But that is not what makes About Elly so riveting. The first thing that is apparent is that he and his actors are able to craft eight distinct characters. Early on, it is hard to distinguish the four men and the four women from each other. How are they related? Who is paired off with whom? This can be a bit disorienting for a while. But before long, each character emerges through their subtle differences, and though he never gives in to obvious exposition, Farhadi allows each character to stand out. The cast is uniformly strong, with Golshifteh Farahani as Sepideh and Shahab Hosseini as Ahmad being at the centre of most things. But my two favourite performances came from Merila Zare’I as Shohreh and Ahmad Mehranfar as Manoochehr, two characters who have among the fewest lines of the eight. This may because they played against gender type, with Shohreh being the strongest and most outspoken of the women, and Manoochehr being the gentlest of the men. Or it may be because in a Farhadi movie, no character devolves into a simple type.
In A Separation and The Past, the characters are fighting an obvious culture war. The main players tend to be educated and partly westernised (The Past takes place in France), but they also display much loyalty to their religious and cultural roots. In this regard, Farhadi’s movies echo another giant, Yasujiro Ozu, whose movies continually chronicled the conflict at play in Japanese society between traditional and western influences. About Elly does not seem as concerned with this conflict on the surface. In a sense, this story could be lifted out of Iran and set in any country with a seashore. But those conflicts remain. The women have an equal vote in determining where they will stay and how they will address crisis. But one of those women, Naazi, always casts the same vote: “whatever my husband says.”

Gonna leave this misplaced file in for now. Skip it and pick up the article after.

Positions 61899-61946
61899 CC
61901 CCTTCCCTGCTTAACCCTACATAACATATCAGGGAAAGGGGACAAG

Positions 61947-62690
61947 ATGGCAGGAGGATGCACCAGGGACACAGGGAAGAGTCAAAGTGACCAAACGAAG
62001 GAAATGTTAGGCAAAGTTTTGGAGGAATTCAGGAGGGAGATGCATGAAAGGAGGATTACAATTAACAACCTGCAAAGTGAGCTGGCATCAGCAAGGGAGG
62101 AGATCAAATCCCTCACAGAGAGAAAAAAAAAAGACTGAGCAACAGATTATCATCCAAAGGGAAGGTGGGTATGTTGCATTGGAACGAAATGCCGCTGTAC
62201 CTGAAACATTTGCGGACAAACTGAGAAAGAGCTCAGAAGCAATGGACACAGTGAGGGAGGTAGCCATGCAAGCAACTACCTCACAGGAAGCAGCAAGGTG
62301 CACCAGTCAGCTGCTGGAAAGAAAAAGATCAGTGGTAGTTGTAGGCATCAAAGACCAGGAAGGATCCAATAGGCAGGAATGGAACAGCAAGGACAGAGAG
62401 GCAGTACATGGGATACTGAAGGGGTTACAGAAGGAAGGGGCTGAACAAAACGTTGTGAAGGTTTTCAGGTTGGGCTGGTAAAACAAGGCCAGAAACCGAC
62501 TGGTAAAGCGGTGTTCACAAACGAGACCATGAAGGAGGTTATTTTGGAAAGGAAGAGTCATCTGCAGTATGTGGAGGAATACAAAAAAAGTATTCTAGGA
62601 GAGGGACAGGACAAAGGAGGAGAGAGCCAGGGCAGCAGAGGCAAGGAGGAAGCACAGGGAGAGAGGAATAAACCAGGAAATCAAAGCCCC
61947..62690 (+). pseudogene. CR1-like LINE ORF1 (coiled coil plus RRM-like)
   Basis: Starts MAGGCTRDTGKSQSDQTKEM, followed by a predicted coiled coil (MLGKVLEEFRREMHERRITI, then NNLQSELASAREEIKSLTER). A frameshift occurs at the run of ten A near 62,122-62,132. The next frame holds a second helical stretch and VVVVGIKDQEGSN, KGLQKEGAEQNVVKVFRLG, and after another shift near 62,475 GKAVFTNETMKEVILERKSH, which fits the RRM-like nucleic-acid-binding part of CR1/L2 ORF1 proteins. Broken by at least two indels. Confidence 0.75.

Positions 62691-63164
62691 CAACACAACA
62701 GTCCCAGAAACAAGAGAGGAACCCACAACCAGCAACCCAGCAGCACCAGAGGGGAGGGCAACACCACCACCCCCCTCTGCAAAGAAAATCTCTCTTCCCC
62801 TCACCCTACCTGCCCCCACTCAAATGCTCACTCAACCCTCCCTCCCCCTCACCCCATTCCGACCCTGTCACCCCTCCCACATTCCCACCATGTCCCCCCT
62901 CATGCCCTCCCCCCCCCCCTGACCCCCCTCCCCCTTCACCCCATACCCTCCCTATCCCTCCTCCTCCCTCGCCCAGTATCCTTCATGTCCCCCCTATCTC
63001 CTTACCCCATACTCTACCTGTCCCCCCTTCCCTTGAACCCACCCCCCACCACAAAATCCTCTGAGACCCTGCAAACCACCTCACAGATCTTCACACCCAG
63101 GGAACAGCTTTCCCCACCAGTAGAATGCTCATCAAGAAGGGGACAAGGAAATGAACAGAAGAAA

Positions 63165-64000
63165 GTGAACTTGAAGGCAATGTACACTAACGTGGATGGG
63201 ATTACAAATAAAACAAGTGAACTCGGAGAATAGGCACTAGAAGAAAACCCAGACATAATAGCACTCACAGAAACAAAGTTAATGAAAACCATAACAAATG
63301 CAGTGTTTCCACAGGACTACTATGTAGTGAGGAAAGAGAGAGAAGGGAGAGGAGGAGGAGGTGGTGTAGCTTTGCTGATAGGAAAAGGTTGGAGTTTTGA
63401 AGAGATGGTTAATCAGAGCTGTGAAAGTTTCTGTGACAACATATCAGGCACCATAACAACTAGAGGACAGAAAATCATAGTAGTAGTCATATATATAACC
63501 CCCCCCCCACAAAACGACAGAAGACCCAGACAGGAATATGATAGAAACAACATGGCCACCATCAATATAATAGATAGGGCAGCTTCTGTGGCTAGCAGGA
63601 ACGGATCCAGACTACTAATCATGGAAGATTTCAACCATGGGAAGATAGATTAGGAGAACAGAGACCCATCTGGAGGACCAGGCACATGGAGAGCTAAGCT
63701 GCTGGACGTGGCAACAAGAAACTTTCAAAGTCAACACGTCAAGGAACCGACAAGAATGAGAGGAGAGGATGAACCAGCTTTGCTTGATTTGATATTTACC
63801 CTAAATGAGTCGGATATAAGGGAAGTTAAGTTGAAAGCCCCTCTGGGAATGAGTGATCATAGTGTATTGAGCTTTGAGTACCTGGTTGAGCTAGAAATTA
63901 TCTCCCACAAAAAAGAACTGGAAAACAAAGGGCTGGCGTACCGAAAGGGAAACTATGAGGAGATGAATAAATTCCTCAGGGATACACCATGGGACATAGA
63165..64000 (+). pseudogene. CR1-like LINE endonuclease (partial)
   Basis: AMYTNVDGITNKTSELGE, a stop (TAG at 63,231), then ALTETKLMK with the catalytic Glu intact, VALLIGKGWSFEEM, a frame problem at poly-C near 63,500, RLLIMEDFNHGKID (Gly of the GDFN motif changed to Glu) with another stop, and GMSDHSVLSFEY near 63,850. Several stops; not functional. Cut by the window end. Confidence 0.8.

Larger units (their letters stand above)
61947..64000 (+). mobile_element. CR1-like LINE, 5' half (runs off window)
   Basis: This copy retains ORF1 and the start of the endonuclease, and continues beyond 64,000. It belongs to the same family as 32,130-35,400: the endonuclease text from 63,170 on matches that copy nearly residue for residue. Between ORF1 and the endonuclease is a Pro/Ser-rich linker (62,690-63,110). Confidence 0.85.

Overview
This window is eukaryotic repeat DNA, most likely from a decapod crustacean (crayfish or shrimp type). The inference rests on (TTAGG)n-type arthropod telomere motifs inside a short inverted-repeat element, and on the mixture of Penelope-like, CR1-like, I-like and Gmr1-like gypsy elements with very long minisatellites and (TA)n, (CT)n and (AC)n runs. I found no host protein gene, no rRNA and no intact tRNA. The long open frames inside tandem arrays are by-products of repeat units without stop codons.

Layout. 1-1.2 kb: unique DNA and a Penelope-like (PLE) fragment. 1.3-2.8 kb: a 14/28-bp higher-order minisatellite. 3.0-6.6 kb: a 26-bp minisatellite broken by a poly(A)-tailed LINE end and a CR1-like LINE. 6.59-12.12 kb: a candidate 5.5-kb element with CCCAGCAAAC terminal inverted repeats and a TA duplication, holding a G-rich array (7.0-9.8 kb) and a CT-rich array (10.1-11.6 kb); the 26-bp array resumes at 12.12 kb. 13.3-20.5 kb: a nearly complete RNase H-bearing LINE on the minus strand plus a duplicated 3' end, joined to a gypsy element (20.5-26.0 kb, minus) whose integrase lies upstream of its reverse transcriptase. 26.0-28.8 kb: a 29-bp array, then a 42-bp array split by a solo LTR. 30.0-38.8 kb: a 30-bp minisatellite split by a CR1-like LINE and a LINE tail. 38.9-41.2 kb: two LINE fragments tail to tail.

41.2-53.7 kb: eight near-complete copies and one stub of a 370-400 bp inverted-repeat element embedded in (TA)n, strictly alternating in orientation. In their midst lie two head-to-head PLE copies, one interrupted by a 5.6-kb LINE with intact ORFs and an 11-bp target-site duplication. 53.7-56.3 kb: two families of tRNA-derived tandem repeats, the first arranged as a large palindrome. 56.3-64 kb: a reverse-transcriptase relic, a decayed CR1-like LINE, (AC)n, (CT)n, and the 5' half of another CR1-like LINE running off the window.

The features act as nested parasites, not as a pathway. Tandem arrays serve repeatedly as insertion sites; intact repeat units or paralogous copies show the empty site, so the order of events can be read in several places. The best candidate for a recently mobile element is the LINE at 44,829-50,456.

Farhadi’s visual style in About Elly is considerably more ambitious than it is in the two subsequent films. It is as if he chose to strip his style down to its simplest denominator to tell his more recent stories. In About Elly, he uses long handheld tracking shots to follow his characters through their vacation home and along the beach. This helps create a visual excitement which develops into visual desperation as things play out. He also has a great setting to film with waves crashing over rocks, and he takes full advantage. The sequence bridging Acts 1 and 2, beginning with Elly flying a kite and growing into a frantic rescue of one of the children who has disappeared in the water, is a tour de force of visual energy and imagery. From that point forward, the movie is unrelenting – not in terms of action as so many movies are today – but in terms of emotional pain and moral turmoil.
Ultimately, moral turmoil is what pushes About Elly to be as great as it is. At its core, it is about the choices we make and why we make them. The Big Chill, L’Avventura, the great films of Renoir and Ozu – they all tread on similar terrain. But it gets harder and harder to find movies like this today. Consider, for example, Erik Van Looy’s The Loft, from earlier this year. That movie, with its mainstream Hollywood pedigree, had a very similar premise and underlying moral question as About Elly. But it turned out to be an execrable story full of contrived plot patches and thoroughly detestable characters.
That it can for a few hours rescue current film from that depressing state may be the most encouraging thing About Elly.